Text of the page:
Which Joe gave his name to ‘sloppy joes’? We look at five interesting sandwiches and their lexical origins.
Involved with others in an activity that is unlawful or morally wrong:‘the careers of those complicit in the cover-up were blighted’
- ‘In some way, we the fans were complicit in this failure because we consoled ourselves too easily.’
- ‘And I watched every minute of it, aware that I was now complicit in the conspiracy.’
- ‘At the very least, he said, they were complicit in the victory of evil.’
- ‘Indeed, it is highly likely that she is complicit in the criminal activity permeating this case.’
- ‘Earth and air were equally complicit in this translation's origin.’
- ‘I felt complicit in the process which allowed this book to happen.’
- ‘But we, the final arbiters of what qualifies a photograph for immortality, are complicit in this.’
- ‘It doesn't help that they're aided and abetted by a complicit media.’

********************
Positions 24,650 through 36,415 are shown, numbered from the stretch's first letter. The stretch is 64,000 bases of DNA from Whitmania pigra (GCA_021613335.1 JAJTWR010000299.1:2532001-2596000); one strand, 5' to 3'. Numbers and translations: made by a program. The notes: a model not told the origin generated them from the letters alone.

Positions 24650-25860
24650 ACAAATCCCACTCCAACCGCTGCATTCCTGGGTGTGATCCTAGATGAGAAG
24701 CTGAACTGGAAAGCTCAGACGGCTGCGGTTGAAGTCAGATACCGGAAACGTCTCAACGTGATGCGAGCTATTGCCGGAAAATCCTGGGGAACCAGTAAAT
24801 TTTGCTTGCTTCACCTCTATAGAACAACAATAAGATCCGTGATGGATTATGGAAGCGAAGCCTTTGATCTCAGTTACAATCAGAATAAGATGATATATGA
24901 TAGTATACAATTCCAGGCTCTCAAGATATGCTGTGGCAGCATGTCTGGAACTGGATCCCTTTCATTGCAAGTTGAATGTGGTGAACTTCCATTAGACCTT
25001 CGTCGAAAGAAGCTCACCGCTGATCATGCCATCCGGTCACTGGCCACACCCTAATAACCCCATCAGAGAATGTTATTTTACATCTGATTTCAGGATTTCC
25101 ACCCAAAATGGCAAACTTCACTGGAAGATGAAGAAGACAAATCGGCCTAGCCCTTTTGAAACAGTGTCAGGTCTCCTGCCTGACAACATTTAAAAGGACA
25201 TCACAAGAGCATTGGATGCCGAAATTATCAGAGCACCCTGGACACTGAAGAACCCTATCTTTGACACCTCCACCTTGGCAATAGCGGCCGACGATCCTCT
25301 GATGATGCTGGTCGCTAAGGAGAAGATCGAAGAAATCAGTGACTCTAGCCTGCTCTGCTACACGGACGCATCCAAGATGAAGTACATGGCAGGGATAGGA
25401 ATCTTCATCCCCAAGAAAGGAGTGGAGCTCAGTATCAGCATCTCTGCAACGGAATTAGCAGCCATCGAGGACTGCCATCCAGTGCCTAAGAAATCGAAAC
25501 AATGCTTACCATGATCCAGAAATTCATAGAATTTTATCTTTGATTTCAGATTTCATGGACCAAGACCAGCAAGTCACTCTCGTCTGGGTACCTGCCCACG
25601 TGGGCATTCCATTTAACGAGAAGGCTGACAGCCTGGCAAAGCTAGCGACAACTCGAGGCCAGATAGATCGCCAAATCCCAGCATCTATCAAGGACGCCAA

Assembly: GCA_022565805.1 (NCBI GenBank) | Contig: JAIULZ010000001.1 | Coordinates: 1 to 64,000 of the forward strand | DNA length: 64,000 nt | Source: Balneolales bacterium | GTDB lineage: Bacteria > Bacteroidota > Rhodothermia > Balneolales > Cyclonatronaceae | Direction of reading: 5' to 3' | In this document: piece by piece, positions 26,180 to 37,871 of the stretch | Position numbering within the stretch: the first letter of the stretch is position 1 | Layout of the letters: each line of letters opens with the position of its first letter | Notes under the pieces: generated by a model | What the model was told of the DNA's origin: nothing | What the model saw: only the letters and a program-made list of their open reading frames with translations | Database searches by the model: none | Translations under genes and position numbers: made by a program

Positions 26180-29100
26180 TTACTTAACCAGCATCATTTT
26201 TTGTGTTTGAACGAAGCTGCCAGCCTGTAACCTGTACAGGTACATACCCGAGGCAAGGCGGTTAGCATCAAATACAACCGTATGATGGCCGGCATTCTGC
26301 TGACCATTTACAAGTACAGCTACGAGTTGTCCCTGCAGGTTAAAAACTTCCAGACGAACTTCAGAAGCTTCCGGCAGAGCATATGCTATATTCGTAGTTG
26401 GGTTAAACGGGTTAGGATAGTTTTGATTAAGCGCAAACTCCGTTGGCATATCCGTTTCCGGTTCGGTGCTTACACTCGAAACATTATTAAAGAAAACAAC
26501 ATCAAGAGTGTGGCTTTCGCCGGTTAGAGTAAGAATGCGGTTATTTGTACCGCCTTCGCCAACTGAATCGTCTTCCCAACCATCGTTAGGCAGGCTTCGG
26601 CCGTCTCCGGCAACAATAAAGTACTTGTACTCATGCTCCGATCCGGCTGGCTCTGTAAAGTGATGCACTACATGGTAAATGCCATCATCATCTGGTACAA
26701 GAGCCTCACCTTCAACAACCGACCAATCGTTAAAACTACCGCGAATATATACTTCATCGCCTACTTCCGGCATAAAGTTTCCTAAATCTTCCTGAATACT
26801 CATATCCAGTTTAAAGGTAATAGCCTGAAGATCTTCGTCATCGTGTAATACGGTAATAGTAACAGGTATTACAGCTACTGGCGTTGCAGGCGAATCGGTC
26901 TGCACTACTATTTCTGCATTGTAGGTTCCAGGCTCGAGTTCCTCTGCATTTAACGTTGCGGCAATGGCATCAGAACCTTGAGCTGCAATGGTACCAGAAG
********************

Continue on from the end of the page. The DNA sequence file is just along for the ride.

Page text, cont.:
- ‘Search engines and advertisers have become complicit in the same self-delusion.’
- ‘Is there any evidence that either of these men were actually complicit in crimes against humanity?’
- ‘Worse, we become complicit in extending suffering - not just our own, but that of others also.’
- ‘Landowners who are found to be complicit in the unauthorised dumping of waste may also be hauled before court.’
- ‘However, their over-the-top rock cabaret works because the audience are hysterically complicit.’
- ‘Thanks to a coincidence of complexion, we are complicit and we will pay.’
- ‘If I do not speak out against this nonchalant murder of innocents, I am complicit with my government.’
- ‘Doping is very, very seldom accidental and almost always involves people complicit in the effort.’
- ‘So they know that they were uncomfortably put in a position of being complicit in a cover-up.’
- ‘Scholars have become complicit, facilitators instead of critics and creators.’
- ‘The press, he adds, has been complicit in turning a blind eye to the government's record.’
- ‘The fact that you wrote this indicates that you don't want to be an accessory, that you would rather not be complicit.’
1940s: back-formation from complicity.
We take a look at several popular, though confusing, punctuation marks.
From Afghanistan to Zimbabwe, discover surprising and intriguing language facts from around the globe.
The definitions of ‘buddy’ and ‘bro’ in the OED have recently been revised. We explore their history and increase in popularity.